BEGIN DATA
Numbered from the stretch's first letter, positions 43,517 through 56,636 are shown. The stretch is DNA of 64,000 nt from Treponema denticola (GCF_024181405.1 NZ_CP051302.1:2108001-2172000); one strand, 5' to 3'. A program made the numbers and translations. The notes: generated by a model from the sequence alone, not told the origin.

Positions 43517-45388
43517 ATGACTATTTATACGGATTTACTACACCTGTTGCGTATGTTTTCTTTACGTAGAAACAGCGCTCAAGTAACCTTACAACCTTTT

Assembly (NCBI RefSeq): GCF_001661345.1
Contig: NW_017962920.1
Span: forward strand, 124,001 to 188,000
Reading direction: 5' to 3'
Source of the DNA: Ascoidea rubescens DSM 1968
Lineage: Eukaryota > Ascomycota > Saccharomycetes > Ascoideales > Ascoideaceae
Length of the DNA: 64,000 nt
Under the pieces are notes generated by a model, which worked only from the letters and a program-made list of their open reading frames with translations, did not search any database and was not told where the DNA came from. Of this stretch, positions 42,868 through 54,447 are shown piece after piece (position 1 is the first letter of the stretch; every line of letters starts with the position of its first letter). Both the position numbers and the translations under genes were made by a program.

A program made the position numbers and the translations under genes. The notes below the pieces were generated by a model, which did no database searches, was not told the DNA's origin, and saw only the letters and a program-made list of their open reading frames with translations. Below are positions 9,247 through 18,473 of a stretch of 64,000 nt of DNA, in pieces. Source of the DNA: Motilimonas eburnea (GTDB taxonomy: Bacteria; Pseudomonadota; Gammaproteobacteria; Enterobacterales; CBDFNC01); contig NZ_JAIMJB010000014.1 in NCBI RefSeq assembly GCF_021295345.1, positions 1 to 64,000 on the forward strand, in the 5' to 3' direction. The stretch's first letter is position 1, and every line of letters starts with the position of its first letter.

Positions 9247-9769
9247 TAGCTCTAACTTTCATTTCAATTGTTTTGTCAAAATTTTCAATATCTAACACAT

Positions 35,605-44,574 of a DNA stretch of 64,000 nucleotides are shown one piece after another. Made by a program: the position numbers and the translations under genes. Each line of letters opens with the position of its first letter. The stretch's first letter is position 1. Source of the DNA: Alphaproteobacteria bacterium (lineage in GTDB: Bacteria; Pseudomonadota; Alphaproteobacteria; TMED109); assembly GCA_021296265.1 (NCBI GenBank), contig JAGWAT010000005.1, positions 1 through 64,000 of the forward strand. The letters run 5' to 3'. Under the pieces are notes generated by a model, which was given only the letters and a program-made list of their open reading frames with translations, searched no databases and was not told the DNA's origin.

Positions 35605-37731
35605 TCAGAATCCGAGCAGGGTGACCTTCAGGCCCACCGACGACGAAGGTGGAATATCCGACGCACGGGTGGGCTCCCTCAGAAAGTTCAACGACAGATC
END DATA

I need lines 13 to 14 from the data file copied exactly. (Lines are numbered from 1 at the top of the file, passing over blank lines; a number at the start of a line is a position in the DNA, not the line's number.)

Positions 9247-9769
9247 TAGCTCTAACTTTCATTTCAATTGTTTTGTCAAAATTTTCAATATCTAACACAT